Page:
The implementation of the Affordable Care Act has caused many changes to the American health care system over the past few years. One major change is the enactment of a new rule by the U.S. Department of Health and Human Services that gives all Americans unrestricted access to their personal health information via electronic medical records. These records provide many benefits to both patients and health care providers.
Access to personal health care records is greatly beneficial to patients in many ways. Direct, unrestricted access to personal medical history makes it easier for people to manage their own medical care and make more informed decisions regarding their treatment. A more informed patient is more likely to become an active participant in their treatment plan and cooperate with doctors. A 2007 study published in Lab Medicine found that people would be more satisfied with the health care system overall if they were given greater access to their medical data.
In the past, patients' health care records have been kept in a highly secured location at their primary care provider's office. Now, it is becoming more common for a single patient to see multiple doctors for different conditions, which makes the old system inefficient, since many doctors' offices don't have interconnected records systems. Because of this, doctors have to rely more and more on their patients to provide accurate medical history information.
With better access to individual health care records, doctors can treat patients more effectively. Given the ability to retrieve more accurate, up-to-the-minute information, doctors can view patient medical histories and create more customized and effective treatment programs. They can avoid issues such as potentially dangerous drug interactions without having to rely on patient memory. Monitoring the health of patients who see multiple doctors will be much more streamlined and simple.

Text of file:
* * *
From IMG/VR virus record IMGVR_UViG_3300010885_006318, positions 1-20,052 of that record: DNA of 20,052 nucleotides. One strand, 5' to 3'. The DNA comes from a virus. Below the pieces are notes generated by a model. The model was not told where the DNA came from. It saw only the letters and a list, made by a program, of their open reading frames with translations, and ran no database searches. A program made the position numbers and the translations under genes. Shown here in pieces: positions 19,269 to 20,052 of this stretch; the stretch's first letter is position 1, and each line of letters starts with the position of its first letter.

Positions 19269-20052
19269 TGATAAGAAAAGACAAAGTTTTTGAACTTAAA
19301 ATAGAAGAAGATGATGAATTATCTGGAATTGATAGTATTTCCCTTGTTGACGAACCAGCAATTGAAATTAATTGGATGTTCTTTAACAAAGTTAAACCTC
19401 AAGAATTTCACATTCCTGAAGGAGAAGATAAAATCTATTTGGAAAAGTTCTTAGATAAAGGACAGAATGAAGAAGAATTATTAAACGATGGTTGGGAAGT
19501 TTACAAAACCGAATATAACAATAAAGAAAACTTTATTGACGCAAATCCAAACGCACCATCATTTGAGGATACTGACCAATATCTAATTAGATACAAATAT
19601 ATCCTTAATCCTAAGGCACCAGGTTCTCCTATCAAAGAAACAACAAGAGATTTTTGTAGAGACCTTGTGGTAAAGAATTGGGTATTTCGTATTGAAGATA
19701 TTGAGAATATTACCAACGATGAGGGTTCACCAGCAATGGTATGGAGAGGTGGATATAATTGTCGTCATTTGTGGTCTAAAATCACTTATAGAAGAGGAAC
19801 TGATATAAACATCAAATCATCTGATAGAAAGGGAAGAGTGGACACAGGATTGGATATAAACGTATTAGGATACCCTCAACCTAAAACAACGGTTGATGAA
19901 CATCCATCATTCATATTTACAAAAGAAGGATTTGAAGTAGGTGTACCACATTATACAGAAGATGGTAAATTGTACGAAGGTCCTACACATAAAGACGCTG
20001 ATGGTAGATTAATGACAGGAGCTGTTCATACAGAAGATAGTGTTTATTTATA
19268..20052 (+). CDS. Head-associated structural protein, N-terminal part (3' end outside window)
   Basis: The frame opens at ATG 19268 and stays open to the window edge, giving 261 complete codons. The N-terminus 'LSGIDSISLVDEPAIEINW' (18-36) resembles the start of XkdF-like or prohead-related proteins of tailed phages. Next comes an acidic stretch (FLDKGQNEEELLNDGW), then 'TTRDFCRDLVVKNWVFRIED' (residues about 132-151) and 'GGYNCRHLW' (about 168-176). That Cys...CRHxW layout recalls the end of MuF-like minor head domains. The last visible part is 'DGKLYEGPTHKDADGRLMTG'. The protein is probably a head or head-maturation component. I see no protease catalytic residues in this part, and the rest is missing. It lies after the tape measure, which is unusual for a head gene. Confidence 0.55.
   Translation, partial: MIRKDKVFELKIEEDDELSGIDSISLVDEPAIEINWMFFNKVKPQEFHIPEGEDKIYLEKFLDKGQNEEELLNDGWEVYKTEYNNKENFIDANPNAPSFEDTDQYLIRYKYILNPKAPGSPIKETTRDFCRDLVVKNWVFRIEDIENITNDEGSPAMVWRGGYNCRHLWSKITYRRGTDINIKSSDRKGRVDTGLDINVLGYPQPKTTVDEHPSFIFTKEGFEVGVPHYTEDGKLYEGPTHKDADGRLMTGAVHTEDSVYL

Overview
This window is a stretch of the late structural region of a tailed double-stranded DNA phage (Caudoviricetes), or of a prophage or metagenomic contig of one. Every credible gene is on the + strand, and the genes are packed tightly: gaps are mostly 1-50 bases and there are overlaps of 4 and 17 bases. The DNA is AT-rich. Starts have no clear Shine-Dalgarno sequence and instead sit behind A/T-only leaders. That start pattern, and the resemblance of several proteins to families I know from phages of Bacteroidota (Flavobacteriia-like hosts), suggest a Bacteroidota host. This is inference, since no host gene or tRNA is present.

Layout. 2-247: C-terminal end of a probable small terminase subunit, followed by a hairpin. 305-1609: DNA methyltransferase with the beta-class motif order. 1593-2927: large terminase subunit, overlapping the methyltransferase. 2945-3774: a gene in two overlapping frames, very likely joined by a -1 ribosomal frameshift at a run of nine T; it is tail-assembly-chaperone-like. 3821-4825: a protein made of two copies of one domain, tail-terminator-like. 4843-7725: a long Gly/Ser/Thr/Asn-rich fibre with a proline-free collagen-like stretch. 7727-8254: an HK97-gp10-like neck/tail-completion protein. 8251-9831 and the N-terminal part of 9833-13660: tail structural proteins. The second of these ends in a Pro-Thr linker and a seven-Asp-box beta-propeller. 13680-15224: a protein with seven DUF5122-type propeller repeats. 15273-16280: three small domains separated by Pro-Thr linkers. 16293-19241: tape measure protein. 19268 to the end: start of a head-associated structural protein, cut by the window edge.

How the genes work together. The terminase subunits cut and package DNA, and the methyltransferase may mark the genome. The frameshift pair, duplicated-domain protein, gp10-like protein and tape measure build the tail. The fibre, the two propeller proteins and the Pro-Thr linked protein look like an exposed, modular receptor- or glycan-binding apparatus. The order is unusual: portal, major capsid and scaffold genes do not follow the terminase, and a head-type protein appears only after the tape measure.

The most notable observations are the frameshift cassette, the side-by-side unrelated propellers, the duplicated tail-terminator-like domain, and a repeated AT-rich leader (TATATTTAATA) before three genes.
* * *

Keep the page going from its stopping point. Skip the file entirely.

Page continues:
Increased access to electronic health care records even has some benefits for insurance providers. When doctors are able to monitor and access personal medical records more readily, they are less likely to prescribe unnecessary drugs or medications that are incompatible with patients' existing prescriptions. This leads to fewer harmful drug interactions, complications and medical emergencies, which in turn leads to fewer medical insurance claims. In the long run, these improvements can lead to lower insurance premiums, both increasing the efficiency of the health care system and giving a boost to the economy.
Direct patient access to health care records gives people a sense of empowerment and responsibility, allowing them to become more engaged in their own health care and make more informed choices. This translates to greater and more effective communication with doctors and other medical professionals. Industry experts agree that this new access to health care information is greatly overdue, and will continue to improve medical practices and communications.
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